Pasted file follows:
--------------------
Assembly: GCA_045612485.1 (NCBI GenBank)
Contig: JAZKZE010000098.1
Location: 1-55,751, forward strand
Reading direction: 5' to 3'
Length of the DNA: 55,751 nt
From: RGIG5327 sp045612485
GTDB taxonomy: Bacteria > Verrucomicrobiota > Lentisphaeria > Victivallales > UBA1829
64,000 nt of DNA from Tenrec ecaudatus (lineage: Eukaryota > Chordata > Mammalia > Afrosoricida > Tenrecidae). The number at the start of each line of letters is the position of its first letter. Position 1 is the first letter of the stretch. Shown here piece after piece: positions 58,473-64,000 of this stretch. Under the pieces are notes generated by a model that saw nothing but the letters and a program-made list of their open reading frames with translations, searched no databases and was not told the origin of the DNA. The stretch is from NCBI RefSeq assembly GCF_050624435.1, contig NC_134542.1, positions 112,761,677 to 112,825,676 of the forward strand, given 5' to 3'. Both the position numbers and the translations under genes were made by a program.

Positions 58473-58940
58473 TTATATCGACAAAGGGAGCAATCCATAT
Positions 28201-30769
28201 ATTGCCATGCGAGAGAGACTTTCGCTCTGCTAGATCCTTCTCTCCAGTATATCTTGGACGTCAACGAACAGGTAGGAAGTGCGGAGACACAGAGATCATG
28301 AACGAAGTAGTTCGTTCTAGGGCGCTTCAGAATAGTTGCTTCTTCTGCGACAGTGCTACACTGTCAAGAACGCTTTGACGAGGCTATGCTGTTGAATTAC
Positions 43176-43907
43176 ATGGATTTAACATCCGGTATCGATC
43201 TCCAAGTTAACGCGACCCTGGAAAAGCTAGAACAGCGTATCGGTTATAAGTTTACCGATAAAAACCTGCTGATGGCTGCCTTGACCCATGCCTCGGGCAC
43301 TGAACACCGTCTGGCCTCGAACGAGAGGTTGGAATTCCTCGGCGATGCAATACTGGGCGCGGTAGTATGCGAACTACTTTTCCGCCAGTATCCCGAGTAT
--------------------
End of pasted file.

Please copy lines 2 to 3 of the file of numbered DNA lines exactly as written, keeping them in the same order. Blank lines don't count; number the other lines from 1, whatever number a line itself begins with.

Contig: JAZKZE010000098.1
Location: 1-55,751, forward strand